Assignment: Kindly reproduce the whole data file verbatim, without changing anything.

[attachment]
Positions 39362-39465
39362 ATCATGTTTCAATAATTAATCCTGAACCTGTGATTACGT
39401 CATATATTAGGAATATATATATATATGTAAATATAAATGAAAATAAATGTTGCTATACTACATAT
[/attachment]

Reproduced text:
Positions 39362-39465
39362 ATCATGTTTCAATAATTAATCCTGAACCTGTGATTACGT
39401 CATATATTAGGAATATATATATATATGTAAATATAAATGAAAATAAATGTTGCTATACTACATAT